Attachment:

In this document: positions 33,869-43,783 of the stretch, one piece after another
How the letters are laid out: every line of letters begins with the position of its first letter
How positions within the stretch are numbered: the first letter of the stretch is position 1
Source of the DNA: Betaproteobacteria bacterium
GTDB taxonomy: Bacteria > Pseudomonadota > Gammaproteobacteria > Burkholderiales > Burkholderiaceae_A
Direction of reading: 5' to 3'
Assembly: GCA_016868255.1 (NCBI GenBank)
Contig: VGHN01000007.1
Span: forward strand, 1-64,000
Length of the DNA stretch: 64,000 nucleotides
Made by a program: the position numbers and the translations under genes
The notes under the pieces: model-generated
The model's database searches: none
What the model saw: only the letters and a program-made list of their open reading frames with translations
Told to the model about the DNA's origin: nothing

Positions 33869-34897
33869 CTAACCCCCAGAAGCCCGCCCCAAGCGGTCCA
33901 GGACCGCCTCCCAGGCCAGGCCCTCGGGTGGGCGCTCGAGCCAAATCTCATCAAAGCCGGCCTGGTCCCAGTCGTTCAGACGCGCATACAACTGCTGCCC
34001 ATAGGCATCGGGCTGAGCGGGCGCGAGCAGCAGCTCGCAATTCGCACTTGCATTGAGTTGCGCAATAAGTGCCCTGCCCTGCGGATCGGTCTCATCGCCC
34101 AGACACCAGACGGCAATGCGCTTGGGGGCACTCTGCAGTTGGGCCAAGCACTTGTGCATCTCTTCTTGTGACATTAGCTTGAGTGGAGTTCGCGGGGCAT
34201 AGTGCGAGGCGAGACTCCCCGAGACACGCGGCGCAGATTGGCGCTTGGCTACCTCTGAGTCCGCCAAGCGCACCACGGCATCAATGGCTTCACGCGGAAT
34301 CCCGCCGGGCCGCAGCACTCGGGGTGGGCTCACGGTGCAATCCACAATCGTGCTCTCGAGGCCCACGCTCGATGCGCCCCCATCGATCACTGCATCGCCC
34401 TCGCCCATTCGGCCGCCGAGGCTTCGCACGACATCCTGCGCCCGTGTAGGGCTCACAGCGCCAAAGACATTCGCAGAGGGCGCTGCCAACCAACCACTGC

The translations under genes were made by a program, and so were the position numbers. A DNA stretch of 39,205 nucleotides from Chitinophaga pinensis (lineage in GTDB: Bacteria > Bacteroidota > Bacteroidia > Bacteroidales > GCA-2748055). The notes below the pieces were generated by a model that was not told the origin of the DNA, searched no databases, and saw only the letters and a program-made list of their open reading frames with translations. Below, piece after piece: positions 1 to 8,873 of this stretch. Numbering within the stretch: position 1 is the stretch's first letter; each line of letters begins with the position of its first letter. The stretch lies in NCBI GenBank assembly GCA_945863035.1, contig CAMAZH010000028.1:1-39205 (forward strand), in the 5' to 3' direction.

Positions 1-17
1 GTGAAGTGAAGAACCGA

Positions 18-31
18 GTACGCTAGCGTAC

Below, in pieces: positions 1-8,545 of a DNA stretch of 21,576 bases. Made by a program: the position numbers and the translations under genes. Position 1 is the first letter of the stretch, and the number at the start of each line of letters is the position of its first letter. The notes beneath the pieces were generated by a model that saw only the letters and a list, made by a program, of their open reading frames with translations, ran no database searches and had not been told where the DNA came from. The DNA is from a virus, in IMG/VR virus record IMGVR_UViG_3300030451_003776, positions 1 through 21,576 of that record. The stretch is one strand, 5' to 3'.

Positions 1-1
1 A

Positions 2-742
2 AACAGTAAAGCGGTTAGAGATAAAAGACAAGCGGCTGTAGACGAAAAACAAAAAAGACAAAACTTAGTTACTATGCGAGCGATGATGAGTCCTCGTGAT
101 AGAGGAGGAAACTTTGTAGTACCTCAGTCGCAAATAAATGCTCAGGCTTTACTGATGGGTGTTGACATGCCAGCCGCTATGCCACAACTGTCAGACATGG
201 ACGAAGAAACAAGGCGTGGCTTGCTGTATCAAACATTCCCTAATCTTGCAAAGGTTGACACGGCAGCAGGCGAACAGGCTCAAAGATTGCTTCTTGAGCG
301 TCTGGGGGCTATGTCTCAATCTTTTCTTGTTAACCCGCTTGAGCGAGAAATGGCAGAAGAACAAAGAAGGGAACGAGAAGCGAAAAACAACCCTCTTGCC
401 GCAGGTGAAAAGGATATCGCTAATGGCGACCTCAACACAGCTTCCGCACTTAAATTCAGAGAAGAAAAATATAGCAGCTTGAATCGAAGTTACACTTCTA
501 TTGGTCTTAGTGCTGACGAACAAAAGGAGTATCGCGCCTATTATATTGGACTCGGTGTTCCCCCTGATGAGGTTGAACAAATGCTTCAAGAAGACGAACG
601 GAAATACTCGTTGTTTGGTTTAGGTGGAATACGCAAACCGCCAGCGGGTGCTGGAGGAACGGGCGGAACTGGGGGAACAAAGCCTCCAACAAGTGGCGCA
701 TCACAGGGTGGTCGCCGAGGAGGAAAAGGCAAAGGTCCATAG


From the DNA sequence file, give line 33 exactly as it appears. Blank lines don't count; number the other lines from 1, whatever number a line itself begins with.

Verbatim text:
2 AACAGTAAAGCGGTTAGAGATAAAAGACAAGCGGCTGTAGACGAAAAACAAAAAAGACAAAACTTAGTTACTATGCGAGCGATGATGAGTCCTCGTGAT